An inspiring health researcher working to identify ways to improve health outcomes in Indigenous communities has been named the Bupa Health Foundation Emerging Health Researcher of the Year.
Dr Gabrielle McCallum, an early-career clinical researcher from the Menzies School of Health Research, received the 2015 Bupa Health Foundation Emerging Health Researcher Award in recognition of her work to find ways to provide early treatment, and prevent recurring lung infections and lung damage, in Indigenous children.
“In the Northern Territory, we face among the highest rates of respiratory disease in the world with our Indigenous children and I’m really passionate about finding different ways to treat and help manage these lung conditions so we can prevent this for generations to come,” said Dr McCallum.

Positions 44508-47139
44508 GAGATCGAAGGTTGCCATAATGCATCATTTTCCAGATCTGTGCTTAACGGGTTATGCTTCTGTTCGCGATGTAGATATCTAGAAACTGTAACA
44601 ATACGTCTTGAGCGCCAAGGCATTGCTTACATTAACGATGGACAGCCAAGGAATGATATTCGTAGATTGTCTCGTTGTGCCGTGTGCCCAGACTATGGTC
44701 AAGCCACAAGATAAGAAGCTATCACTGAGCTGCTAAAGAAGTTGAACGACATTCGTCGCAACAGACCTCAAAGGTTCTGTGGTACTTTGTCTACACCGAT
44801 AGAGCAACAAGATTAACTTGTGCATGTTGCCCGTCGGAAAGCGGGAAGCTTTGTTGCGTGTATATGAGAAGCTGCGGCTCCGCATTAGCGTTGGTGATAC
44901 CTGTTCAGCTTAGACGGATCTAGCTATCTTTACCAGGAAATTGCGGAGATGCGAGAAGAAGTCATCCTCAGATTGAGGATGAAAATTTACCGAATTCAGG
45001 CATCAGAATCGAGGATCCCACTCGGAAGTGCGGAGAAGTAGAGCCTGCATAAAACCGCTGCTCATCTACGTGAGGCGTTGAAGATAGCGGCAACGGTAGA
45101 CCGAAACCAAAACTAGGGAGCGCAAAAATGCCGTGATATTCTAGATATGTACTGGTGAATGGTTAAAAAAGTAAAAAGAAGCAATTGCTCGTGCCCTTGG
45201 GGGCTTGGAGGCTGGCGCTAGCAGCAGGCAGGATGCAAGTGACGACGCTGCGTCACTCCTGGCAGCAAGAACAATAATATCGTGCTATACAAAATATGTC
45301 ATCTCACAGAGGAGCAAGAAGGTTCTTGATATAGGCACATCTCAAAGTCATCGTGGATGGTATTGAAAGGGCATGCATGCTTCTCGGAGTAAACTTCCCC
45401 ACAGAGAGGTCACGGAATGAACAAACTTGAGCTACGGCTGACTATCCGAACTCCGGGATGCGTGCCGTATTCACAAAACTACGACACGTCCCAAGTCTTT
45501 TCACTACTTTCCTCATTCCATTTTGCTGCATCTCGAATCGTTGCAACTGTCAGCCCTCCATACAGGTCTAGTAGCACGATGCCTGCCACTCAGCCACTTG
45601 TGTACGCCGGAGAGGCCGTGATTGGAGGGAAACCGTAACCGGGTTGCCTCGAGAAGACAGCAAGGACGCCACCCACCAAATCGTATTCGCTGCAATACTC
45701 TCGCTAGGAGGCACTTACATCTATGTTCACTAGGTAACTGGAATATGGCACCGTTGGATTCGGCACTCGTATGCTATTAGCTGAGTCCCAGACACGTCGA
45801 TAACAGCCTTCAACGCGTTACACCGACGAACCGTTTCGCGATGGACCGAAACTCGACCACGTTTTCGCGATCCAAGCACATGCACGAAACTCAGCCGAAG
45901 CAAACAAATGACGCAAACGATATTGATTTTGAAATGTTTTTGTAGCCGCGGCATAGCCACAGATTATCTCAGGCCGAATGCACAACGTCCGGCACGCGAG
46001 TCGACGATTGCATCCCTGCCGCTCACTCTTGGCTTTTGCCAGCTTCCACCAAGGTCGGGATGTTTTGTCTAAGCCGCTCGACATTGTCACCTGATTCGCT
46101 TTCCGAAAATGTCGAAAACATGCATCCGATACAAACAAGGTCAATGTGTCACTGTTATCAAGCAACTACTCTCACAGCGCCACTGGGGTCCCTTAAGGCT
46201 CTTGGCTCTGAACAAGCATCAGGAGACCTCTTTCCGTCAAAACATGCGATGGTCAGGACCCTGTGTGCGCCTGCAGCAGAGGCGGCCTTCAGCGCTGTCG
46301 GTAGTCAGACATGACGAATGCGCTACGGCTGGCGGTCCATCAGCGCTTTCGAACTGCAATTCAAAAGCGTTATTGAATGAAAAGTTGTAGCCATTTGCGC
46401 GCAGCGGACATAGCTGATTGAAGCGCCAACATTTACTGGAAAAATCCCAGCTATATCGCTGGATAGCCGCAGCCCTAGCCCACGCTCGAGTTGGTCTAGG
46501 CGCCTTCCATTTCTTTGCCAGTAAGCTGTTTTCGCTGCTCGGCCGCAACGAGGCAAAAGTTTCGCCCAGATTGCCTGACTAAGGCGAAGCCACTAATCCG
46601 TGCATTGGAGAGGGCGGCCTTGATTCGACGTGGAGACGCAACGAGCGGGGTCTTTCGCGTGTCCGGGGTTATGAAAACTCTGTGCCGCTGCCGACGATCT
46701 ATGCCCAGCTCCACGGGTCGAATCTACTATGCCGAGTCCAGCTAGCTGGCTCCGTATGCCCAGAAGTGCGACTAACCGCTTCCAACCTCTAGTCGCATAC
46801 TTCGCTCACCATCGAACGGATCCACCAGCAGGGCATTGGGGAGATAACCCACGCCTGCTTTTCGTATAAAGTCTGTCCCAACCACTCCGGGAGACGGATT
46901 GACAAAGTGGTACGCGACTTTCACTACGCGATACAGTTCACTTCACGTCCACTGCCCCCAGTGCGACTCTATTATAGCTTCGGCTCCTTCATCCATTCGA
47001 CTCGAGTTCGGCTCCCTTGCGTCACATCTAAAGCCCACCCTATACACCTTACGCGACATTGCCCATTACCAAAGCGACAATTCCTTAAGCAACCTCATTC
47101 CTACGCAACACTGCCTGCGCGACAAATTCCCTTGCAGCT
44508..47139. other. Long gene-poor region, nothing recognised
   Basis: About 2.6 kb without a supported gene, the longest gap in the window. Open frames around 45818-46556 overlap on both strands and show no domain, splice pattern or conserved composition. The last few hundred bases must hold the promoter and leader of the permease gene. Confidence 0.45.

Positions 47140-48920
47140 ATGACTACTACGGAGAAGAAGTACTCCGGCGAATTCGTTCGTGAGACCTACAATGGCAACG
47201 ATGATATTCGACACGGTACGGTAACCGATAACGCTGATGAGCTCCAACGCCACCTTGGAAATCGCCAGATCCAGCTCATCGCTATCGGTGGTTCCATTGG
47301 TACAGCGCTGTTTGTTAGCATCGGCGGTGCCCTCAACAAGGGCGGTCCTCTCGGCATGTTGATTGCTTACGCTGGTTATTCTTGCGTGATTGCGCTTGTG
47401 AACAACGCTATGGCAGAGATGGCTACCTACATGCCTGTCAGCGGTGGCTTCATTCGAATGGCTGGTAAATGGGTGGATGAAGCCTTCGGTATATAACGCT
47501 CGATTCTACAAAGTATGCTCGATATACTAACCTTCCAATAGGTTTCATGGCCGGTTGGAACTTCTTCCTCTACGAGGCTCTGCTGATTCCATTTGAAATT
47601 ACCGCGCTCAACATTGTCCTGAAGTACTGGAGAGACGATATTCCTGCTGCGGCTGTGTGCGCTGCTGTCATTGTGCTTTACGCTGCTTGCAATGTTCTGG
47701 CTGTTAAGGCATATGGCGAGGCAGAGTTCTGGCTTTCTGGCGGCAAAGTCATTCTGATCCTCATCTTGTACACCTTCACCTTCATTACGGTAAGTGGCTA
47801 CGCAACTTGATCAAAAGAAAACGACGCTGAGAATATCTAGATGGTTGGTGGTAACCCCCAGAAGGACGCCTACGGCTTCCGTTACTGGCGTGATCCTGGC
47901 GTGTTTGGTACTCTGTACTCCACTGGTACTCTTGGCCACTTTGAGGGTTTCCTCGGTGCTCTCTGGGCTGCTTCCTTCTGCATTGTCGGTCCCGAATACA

“The support of the Bupa Health Foundation will help me improve the future lung health and quality of life among Australian Indigenous children, and broaden our understanding of clinical factors impacting the management of acute and chronic respiratory illness.”
First held in 2012, the Award celebrates gifted early-career health researchers committed to improving health and care outcomes of Australians in the near future.
Bupa Health Foundation Executive Leader Annette Schmiede said the Award supports the bright future of Australia’s health researchers, and recognises the tangible benefits they bring to the community.
“The Emerging Health Researcher Award is about supporting the determination of these incredible researchers to convert their findings into improving the delivery and efficiency of our health system,” said Ms Schmiede.
“Year on year, our winner and finalists demonstrate that early career achievement can be of world class importance. Supporting this translational focus is at the heart of the Foundation’s philosophy, and I congratulate Dr McCallum and our 2015 finalists.”
Dr McCallum was awarded $25,000 towards furthering her research career, while the other four finalists each received $5,000.